4 Basic Story Building Blocks: Stories About Ideas #WriterWednesday

Last week we talked about place and the types of characters that play well in that sort of story.

Today we’re going to talk about a story built around an idea.

The foundation of an “idea” story is pretty simple. A problem is presented at the beginning, the main character or characters devise a plan and the reader is completed to continue reading to find out how they solve it. Something inevitably goes wrong, but the story isn’t over until the problem is solved. Mysteries, suspense, police procedurals, heist stories—all of these follow an idea story structure.

How much do you need to develop your characters for an “idea” based story?

Most characters in idea bases stories have a flat character ar. Flat character arcs do not focus on character growth or change. I discuss character arcs at length in The Basic Character Creation Workbook, but this is the sort of story that the flat arc is perfect for.

Agatha Christie’s “locked room” mysteries are the best example of how minimally developed characters can still produce an interesting story. Each character is a fixed archetype with a few quirks to make them interesting and to make them legitimate suspects of the crime.

Modern detective stories tend to have a bit more character development and the detective’s personality tends to dive the narrative. However, these characters rarely ever change. All of the eccentricities remain intact and become part of the mystery. The reader stays interested because they want to discover why the character is so horrible or broken how he became that way. A good mystery, thriller, or suspense writer can pick that character apart bit by bit over several books. In fact, the lack of change in these characters allows the reader to use the same characters over and over again.

Idea stories exist in other genres in a larger, more intentional way.

Science Fiction frequently flirts with ideas about politics, class, and race. Women’s fiction challenges societal expectations and patriarchal ideas. Those characters tend to remain fixed as well.

There is a misconception, however, that ideas stories have “bad” characterization. The characters in an idea story have at the right amount of development for that kind of story.

What books have you read or written that emphasize and center an idea? I’ve written one called The Truth of Things. Tell me about yours!

Happy Writing,


Do you want to learn more about flat character arcs and all the other ways you can make sure that you have the right character for the right story?

Grab a copy of The Basic Character Creation Workbook!

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After much deliberation…

I decided to unpublish Switch. There was just too much story left to tell from Alexa’s POV and I want to do her character justice. Also, I think that it will be important to develop her character in this story for HBW. Honestly, there will probably be so much overlap that I’m not sure how it’s all gonna work out. I’ve never read a series that was mapped out the way this one has unfurled in my mind. I hope it’s a new and fresh idea and not a WTF kind of idea.

I still haven’t made any decision about what to do with the chunk of writing from Elijah’s POV. That may end up being the story I offer for free in this series.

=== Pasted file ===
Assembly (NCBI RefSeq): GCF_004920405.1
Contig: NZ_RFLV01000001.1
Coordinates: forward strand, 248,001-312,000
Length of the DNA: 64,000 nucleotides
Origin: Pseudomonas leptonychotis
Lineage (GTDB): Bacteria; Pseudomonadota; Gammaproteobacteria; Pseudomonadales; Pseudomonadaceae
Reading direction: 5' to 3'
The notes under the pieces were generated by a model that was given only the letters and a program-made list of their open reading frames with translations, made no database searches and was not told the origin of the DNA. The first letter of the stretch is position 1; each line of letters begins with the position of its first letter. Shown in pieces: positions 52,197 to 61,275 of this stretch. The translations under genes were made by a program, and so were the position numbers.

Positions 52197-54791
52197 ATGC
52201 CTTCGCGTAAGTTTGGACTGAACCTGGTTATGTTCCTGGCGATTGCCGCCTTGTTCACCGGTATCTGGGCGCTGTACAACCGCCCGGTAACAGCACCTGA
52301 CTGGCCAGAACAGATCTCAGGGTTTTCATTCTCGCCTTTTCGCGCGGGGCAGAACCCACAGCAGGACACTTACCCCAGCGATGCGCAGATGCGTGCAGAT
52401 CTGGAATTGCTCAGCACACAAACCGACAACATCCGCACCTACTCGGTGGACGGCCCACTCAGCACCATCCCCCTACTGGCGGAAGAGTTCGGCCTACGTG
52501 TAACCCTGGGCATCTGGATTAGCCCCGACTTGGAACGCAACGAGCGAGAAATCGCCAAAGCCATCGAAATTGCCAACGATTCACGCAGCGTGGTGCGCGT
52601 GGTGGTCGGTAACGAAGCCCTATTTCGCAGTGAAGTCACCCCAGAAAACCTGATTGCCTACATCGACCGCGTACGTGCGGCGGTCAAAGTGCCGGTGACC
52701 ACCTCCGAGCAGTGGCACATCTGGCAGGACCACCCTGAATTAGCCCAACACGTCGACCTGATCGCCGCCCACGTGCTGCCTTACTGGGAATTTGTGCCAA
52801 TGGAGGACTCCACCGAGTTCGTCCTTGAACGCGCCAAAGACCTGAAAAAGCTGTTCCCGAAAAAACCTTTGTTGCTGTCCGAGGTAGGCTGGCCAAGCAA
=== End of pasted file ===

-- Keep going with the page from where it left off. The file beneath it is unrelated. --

So in summary, Switch is unpublished. Hopefully I’ll be done the rewrite by the end of September. Going to work on both of these stories together to see if I can get them both finished. 

Gah, who works like this? All this indecision is making my head hurt. Time for some margaritas…

Writing Dilemmas…

After reading the glowing review from Dawn at Love to Read For Fun, I felt his inexplicable desire to read my own book. I strongly suspect that it was because of her awesome review. But that’s not what has me annoyed. I’m annoyed because I’ve rediscovered a character that I want to spend a little more time with: Alexa.

Admittedly, Alexa’s motivations in In Her Closet (IHC) aren’t clear. We know she has what borders on an unhealthy obsession with Yves but, outside of sex what does she really want from her? Moreover, what does Alexa want in general? Who is she? What made her who she is? 

Needless to say, I went to be pondering this. This is not the first time that I’ve thought about Alexa in this way–hence the companion novella to IHC Switch, told from Alexa’s point of view. That novella was something that just kind of poured out of me in her rambling voice. I kinda fell in love with her tone and I when I began to write Having it Both Ways (HBW), she was the reason why I thought I should write it from a alternating 1st POV that shifted between Alexa, Elijah and Yves. Needless to say, it didn’t work (which is why I’ve been writing this book for like six months!!!). I’ve since started the book over, written solely from Yves’ POV which is what it should have been from the beginning. Only problem is I have this huge chunk of story from Alexa’s POV that is really good and I’m not sure what I should do with. My first thought was to write another companion novella but, when I woke up this morning and read what I have I realize that a companion novella isn’t nearly enough. Not only that, this chunk of writing feels like it should be added to Switch. I know it should be. Now the dilemma is, do I unpublish Switch, rewrite it and sell it as a novel (cuz yes, there is that much more story)? Or do I just do  blog serial and write it all the way up to where HBW and Switch meet? Then there is that chunk of story from Elijah’s POV…do I do the same thing with it? 

Part of me says it’s time to leave these characters alone. I have other bigger ideas nesting that have nothing to do with them but, for some reason I find it hard to break away from their story…what ta do, what ta do…